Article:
Un article dans le Financial Timesdimanche, 2 avril 2006

Dans le numéro du 2 avril, il y a un supplément mensuel du genre "art de vivre.

Un article parle des dîners avec des vins anciens. Le texte me concernant est le suivant :

"Yet another variation on the wine dinner theme can be found in France where the delightful French collector and bon vivant François Audouze continues to organise his extravagantly hedonistic – yet immaculately discreet wine dinners for like-minded epicureans. Formerly the CEO of steel company Arus, Audouze was looking for a way of sharing his passion for wine and food and hit upon a remarkably simple concept. Every month, Audouze’s website invites nine paying guests to an undisclosed two- or three-Michelin starred restaurant in Paris where he and they will enjoy 10 rare and exquisite wines from his magnificent personal cellar. (His pre-1945 collection alone accounts for over 10,000 bottles. “Younger” vintages are even more plentiful.)

Audouze not only hosts his hedonistic dinners (which usually cost just under € 1,000 / about £580 per person), he also selects the wines (and to an extent the food) so that not two events are the same. The result is a truly eclectic mix of wines and venerable old vintages. For instance, the dinner in January included an 1893 chateau Guiraud, a Nuits Saint Georges from 1915, a 1938 Mouton Rothschild and a 1954 Cos d’Estournel. All of which made Domaine de la Romanée Conti 1976 Grands Echezeaux and the ’82 Salon look positively infantile in comparison.

Audouze started his dinners about five years ago and now offers tailored events for companies too. As a result, his dinners attract aficionados from all over the world. Mostly, though, the people who attend tend to be men. “but at our next dinner we have four women, which I like. If it is all male, it can turn into a combat de coqs which I would rather avoid”, he adds.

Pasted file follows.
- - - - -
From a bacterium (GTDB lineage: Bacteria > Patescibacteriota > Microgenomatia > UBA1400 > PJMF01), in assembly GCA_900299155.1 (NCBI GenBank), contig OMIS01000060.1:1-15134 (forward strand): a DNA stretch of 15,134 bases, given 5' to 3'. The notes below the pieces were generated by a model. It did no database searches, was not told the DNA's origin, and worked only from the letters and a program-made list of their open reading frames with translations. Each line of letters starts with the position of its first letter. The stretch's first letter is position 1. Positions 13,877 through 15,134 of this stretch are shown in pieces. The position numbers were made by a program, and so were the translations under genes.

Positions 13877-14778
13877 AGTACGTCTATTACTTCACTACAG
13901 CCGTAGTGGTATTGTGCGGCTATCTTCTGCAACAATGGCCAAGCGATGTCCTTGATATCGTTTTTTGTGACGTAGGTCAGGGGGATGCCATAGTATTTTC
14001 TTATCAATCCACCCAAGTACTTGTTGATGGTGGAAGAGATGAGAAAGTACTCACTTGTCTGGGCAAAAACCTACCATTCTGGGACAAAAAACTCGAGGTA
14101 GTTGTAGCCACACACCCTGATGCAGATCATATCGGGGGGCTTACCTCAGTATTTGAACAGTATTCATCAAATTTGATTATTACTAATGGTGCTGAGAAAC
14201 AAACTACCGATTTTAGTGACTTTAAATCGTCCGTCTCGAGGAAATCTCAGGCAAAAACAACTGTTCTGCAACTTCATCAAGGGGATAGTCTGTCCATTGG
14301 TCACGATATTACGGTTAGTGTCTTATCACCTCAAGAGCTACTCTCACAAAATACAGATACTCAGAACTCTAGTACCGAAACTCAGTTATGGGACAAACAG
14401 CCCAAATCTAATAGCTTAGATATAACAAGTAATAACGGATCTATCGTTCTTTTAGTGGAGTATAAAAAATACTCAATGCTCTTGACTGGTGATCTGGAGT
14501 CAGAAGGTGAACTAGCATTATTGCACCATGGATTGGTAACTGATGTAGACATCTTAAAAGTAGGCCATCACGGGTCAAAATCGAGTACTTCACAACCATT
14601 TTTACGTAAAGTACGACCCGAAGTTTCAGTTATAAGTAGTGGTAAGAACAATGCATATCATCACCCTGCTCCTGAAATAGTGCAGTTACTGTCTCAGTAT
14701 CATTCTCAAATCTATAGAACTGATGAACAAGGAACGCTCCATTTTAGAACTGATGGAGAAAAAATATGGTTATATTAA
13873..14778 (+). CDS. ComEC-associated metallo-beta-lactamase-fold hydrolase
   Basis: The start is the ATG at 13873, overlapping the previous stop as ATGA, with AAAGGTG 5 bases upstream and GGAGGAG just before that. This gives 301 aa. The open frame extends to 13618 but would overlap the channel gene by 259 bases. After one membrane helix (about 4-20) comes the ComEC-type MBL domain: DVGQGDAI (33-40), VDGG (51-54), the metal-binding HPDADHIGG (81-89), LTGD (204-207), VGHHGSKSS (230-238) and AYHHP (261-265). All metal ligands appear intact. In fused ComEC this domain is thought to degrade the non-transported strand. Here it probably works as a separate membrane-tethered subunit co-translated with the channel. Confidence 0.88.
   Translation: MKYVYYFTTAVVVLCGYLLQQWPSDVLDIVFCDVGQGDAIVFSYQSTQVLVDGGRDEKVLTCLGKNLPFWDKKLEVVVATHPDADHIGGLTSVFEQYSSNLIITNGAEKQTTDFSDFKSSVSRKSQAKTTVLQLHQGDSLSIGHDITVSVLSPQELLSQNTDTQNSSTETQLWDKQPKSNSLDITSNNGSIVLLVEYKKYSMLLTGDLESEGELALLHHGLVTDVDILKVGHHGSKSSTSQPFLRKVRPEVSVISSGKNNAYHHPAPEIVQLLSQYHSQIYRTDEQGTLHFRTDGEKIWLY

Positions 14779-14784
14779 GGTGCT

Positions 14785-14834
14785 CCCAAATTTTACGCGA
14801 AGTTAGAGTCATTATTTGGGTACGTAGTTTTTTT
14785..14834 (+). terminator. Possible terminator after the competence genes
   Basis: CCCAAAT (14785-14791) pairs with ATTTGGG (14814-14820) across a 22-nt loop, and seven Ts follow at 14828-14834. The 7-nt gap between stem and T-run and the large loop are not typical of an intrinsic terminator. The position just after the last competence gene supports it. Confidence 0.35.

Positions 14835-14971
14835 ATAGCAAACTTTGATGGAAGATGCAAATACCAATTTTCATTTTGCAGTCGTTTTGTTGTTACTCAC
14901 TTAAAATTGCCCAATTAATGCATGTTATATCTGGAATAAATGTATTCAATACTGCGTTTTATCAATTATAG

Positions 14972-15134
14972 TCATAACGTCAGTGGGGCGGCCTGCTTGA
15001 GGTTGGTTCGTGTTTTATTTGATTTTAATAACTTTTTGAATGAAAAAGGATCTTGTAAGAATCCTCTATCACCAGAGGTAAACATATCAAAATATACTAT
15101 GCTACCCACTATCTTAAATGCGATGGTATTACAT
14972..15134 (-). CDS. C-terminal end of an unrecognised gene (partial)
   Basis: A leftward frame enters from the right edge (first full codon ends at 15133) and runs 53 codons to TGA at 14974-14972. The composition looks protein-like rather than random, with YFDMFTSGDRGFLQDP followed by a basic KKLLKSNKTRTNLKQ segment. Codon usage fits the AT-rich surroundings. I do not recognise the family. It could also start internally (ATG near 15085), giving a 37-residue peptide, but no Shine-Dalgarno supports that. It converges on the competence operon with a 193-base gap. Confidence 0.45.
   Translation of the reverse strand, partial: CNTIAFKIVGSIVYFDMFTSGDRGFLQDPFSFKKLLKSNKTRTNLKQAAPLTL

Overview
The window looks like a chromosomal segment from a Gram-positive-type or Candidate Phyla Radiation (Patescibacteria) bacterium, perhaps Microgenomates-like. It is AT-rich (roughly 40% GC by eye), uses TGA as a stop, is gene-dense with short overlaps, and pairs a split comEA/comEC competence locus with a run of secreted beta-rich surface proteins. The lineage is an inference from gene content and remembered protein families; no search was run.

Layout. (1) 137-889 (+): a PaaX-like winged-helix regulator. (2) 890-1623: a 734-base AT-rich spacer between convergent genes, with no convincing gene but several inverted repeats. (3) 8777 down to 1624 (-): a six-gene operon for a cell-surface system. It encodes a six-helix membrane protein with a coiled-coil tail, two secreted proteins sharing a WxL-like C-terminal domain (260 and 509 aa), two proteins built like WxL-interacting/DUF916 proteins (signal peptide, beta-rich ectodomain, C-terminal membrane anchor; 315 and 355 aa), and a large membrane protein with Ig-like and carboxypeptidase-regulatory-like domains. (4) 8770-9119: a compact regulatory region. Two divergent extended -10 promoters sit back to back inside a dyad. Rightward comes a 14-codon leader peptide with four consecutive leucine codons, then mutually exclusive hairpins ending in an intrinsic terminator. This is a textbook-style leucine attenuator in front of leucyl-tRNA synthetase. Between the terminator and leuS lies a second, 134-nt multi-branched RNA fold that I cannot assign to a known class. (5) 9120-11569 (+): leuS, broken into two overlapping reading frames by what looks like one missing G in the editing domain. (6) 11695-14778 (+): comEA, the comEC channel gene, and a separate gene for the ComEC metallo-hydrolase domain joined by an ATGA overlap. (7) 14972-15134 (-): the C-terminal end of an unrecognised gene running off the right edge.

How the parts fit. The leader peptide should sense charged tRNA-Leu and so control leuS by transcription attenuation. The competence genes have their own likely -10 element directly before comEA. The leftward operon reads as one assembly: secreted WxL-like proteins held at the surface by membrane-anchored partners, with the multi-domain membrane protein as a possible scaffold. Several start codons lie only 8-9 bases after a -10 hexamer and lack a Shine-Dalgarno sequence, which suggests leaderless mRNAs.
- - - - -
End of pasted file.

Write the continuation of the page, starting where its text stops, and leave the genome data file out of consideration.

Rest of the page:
Unlike most wine dinners, Audouze never does themes that focus on a single vintage or chateau. “Partly, this is because it then becomes an intellectual exercise about which wine is best”, he says. “Instead, I want people to enjoy and understand the wines rather than judge them. So my rules are simple. If you know something about wine – forget what you know. And if you think you know nothing about wine – forget that too”. Certainly, his dinners have occasionally been known to upset the form guide. “Once, we ranked a 1947 Moulin à Vent Beaujolais above a 1934 Latour”, says Audouze. ‘I love it when that happens, because it shows just how surprising and exciting wine can be”.

Ce n’est pas mal du tout.

La revue : Financial Times du 1 et 2 avril, supplément mensuel "How to spend it" avril 2006, page 66/67.